How does global warming affect us?

Updated February 21, 2017

Global warming is already leading to more violent storms and less predictable weather patterns. According to the Pew Center on Global Warming, since 1995, only two years have not had above average hurricane activity. The overall number of tropical storms has not increased, but there are more storms strong enough to be called hurricanes. We will probably continue to get bigger storms, which will do more damage to coastal areas.

Climate Shifts

Global warming will destabilise the weather in other ways. In all likelihood, it will change worldwide weather patterns, leading to droughts in some areas and flooding in others. The Intergovernmental Panel on Climate Change (IPCC) indicates significant changes in the climates of all 5 continents. Although some of these changes may be positive in the short term, in the long term rising heatwaves and unstable weather will most likely have a negative effect everywhere.

The increased warming will cause the polar ice caps to melt more quickly. This could flood the coastlines of the world and decrease the salinity of the oceans. This could disturb the ocean currents which regulate temperature around the world, leading to drastic changes in local climates. The IPCC predicts a decrease of about 25% in the current that regulates ocean temperature by 2100.

Global warming will also mess with seasonal water cycles. Many rivers are powered by mountain glaciers which grow in the winter and thaw in the summer, producing seasonal flows. As these glaciers melt, these rivers could decrease or even dry up.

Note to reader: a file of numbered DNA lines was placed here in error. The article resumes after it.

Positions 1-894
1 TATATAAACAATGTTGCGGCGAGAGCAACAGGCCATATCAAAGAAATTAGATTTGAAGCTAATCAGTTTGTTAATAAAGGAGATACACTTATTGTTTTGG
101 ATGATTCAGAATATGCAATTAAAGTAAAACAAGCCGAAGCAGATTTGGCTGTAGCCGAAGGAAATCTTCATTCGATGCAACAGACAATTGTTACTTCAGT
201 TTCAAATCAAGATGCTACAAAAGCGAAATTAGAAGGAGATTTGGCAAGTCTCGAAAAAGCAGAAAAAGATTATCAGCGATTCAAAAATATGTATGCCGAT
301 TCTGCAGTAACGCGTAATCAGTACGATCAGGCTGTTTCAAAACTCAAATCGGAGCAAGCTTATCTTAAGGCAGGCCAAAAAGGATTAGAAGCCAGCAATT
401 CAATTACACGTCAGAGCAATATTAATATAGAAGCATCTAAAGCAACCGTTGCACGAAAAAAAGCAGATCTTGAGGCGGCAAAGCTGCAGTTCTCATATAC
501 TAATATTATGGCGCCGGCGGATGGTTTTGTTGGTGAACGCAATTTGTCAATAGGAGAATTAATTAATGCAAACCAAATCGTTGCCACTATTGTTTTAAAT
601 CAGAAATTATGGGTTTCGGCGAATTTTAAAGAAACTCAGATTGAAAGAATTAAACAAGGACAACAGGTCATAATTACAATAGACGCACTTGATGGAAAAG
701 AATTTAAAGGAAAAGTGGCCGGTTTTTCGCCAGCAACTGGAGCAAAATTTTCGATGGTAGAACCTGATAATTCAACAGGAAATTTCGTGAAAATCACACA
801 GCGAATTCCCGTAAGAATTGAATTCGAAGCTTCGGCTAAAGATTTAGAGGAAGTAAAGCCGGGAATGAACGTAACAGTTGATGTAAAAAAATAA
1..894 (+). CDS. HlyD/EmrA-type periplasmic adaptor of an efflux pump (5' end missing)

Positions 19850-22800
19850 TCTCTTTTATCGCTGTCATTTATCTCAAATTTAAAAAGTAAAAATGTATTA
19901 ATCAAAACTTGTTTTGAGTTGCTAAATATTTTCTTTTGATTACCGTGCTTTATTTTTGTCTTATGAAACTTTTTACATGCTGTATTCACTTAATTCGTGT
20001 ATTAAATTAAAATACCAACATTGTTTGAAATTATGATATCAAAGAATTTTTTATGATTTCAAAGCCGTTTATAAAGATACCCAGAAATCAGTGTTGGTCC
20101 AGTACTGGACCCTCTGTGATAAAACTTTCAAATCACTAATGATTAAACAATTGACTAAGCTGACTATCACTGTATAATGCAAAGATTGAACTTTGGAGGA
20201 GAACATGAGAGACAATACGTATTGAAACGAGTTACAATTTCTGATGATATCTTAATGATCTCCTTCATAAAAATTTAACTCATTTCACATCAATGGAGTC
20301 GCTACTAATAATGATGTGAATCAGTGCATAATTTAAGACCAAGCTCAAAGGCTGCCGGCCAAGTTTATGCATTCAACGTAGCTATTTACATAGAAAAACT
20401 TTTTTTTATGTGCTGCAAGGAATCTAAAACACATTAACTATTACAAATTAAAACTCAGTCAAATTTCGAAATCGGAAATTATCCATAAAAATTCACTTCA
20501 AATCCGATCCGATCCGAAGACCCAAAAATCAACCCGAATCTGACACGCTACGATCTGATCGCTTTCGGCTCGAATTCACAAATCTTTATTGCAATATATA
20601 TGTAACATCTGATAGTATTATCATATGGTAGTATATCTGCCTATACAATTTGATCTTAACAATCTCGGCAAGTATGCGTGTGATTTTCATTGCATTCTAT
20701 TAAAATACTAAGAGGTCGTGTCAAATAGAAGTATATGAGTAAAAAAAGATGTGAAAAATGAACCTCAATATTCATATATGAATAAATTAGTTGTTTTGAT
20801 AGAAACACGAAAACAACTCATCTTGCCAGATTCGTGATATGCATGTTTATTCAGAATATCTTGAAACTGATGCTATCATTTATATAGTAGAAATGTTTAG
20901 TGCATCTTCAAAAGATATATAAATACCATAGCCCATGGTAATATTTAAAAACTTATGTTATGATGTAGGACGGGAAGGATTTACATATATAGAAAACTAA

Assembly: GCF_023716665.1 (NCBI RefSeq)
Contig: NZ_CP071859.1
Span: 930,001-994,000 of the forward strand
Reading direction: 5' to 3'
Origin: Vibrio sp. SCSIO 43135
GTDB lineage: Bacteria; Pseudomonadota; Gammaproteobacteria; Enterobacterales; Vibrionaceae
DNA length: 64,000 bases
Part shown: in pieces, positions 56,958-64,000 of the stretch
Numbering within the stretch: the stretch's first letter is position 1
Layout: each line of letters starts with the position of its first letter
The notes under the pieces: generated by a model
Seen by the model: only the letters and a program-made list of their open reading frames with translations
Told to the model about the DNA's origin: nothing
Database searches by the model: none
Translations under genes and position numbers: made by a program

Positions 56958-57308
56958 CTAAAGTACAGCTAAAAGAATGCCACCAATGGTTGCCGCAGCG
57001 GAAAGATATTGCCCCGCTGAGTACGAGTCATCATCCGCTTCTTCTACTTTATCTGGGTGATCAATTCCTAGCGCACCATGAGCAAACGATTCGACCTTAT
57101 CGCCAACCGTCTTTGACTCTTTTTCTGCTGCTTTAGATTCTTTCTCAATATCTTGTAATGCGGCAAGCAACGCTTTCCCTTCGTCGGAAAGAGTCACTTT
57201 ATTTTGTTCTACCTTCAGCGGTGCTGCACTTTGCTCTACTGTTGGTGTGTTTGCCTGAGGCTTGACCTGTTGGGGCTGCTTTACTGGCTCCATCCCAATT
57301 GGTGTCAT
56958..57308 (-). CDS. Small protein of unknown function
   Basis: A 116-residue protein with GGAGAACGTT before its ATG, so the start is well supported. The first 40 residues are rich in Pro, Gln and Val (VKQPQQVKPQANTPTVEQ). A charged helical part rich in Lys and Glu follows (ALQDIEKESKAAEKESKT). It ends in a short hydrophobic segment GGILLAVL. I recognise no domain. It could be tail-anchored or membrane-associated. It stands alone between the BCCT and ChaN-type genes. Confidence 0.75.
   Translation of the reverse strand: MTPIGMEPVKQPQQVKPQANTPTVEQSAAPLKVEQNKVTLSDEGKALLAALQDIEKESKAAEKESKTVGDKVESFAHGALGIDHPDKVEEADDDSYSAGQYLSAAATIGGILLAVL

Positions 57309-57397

Flora and Fauna

Global warming will have drastic effects on local ecosystems. Most plants and animals are adapted for a certain environment. Generally, each species does well when the temperature is in a certain range, and the seasons work in a regular way. As things like temperature and seasonal precipitation shift, less robust plants and animals are not going to be able to adapt quickly enough. This will result in widespread extinction.

Effects on Humans

It is hard to predict exactly how severely global warming will affect individual locations. The combination of violent storms, rapid changes in local climates, disruption of the water cycle and extinction of plants and animals will probably cause local food shortages and disruption of infrastructure in some areas. The panic and anxiety over global warming will damage the world economy, as will the population squeeze when people in coastal areas are forced to move inland by rising water levels. No matter how you spin it, it's going to take a toll on the economy--at least in the short term.

Then again, with enough planning we may be able to make the best of it. According to some predictions, some parts of the world will become more fertile even while others become more arid. There will probably be enough food and water to go around if we are smart about distribution. The question is, will we come together as a planet to make the best of a tough situation?

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About the Author

Isaiah David is a freelance writer and musician living in Portland, Ore. He has over five years experience as a professional writer and has been published on various online outlets. He holds a degree in creative writing from the University of Michigan.